Hypertension affecting youth, doctors warn
In recent years, an increasing number of younger patients are being diagnosed with hypertension, a top health official at the Dubai Health Authority, DHA, said. Hypertension (HTN or HT), also known as high blood pressure, is a long-term medical condition in which the blood pressure in the arteries is persistently elevated. High blood pressure is a silent disease, as it usually does not cause any symptoms. Long-term high blood pressure, however, is a major risk factor for coronary artery disease, stroke, heart failure, peripheral vascular disease, vision loss, and chronic kidney disease.
Speaking during the health authority’s live Twitter Clinic, Dr. Nada Al Mulla, Family Medicine Specialist in DHA, said that a larger number of young patients are being detected with hypertension, due largely to a change in lifestyles.
"Our parents and grandparents did not consume processed food and canned food that are high in preservatives and sodium, which is one of the main triggers for hypertension. They led an active lifestyle. Today’s dependence on junk food and canned foods, coupled with a lack of exercise, is the main reason for lifestyle diseases such as hypertension," she said.
She added that people with diabetes are more prone to developing hypertension, and that the most important message to the youth is to follow a healthy lifestyle to keep these diseases at bay.
Also, Abir Askoul, Clinical Dietitian at Rashid Hospital, said that simple steps can be taken to prevent, as well as manage, hypertension.
"People should eat a diet that is high in fruits, vegetables and whole grains. They should limit their intake of saturated fats and trans-fats, and limit the amount of sodium in their diet. It is important to maintain a healthy weight and exercise regularly. Tobacco cessation is vital, because tobacco is a major risk factor for developing hypertension, as well as several other diseases," she said.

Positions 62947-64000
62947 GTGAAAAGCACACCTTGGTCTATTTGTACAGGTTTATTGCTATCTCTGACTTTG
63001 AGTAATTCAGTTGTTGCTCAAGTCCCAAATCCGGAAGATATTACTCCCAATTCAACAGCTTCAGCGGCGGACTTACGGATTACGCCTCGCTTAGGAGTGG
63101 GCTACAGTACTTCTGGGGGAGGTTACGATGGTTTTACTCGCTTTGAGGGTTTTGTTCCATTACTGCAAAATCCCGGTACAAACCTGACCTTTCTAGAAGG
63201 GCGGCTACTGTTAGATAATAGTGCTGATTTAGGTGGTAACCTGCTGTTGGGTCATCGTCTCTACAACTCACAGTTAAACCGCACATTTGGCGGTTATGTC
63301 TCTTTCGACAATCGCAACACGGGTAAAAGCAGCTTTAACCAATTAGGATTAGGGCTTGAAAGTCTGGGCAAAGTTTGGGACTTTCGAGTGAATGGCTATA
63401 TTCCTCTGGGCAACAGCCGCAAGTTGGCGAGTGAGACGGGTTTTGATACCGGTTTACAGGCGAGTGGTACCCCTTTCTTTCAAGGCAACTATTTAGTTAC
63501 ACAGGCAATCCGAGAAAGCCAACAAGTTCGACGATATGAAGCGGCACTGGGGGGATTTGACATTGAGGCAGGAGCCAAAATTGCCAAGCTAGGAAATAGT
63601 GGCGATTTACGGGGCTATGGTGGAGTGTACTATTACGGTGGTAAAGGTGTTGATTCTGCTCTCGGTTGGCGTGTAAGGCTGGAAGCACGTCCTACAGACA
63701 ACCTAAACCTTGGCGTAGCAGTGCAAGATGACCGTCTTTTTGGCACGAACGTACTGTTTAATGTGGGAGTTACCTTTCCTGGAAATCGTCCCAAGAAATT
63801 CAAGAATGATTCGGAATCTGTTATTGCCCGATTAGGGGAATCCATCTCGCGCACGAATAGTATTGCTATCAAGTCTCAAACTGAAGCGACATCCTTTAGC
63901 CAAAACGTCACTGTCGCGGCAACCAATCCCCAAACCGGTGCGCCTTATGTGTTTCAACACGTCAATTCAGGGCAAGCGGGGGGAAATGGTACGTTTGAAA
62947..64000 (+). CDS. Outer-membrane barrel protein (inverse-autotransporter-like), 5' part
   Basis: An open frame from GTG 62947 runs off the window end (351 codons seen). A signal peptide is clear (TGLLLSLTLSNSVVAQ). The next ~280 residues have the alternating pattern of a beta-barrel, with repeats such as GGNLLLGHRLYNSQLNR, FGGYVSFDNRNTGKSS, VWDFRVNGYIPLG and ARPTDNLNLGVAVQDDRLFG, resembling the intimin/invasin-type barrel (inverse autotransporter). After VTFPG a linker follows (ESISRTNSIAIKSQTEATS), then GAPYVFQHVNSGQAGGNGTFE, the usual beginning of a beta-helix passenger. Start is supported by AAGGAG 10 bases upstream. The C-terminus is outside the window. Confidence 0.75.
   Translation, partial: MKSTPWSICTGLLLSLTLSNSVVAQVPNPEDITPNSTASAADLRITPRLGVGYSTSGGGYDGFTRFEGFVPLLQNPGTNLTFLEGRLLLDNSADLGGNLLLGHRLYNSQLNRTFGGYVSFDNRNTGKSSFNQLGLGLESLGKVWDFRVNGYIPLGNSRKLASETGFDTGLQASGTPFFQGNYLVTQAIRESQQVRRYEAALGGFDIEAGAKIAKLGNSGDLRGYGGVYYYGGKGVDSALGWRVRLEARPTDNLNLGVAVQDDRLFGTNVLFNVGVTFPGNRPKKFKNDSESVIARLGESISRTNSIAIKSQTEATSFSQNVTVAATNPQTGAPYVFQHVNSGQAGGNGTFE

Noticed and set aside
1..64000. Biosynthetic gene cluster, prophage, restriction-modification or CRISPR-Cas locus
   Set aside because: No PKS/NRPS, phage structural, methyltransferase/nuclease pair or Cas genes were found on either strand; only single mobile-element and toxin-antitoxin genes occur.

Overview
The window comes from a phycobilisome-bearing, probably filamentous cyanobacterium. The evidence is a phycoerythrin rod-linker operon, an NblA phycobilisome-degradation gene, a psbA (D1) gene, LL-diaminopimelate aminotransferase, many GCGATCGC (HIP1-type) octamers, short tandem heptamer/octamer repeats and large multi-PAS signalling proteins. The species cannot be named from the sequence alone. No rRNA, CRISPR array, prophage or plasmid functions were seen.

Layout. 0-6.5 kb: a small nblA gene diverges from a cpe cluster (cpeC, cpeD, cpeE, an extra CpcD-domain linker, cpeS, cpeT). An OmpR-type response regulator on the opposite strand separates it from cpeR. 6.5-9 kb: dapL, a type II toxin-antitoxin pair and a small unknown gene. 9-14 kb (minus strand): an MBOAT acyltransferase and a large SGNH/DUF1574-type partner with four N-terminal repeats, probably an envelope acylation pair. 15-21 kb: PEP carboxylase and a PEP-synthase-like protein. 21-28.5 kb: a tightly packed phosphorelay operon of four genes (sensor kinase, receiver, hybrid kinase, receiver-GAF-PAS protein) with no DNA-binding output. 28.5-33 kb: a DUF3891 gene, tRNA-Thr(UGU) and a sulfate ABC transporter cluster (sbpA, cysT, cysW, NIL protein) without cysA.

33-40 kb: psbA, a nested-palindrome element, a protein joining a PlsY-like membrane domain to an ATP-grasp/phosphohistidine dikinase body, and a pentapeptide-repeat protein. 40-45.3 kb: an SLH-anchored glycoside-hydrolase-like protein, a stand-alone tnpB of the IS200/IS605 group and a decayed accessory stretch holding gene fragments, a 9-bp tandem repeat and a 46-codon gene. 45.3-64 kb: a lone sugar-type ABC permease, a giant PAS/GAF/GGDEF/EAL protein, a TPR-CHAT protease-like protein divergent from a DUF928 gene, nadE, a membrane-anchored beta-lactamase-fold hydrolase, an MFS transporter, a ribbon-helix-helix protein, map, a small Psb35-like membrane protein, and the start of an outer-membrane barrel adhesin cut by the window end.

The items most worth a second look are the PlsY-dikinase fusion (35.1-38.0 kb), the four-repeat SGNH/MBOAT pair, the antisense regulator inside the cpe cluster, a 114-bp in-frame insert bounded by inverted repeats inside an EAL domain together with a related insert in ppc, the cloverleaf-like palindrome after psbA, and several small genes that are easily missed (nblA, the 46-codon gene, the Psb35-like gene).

Askoul added that in today’s world when stress levels are elevated, it is important to manage day-to-day stress and find stress-reducing strategies to lead a healthy life.
Further explaining the issue, Dr. Al Mulla said, "The problem is that globally, the fast-food, junk-food, inactive-lifestyle culture is very prevalent in today’s times. So many patients tell us that they were aware of the hazards of excessive sugar and salt, but they did not take it seriously, as they did not think they could get it. The next thing they know, they are admitted with high sugar levels and are diabetic for the rest of their lives.
"As long as people portion-control and consider such meals as treats, rather than every-day meals, and lead an active lifestyle, they do not need to deprive themselves. However, it is important to note that all these lifestyle related diseases are interlinked, and the prevention mechanism is almost the same. So our message is very clear and consistent prevention is better than the cure," she added.
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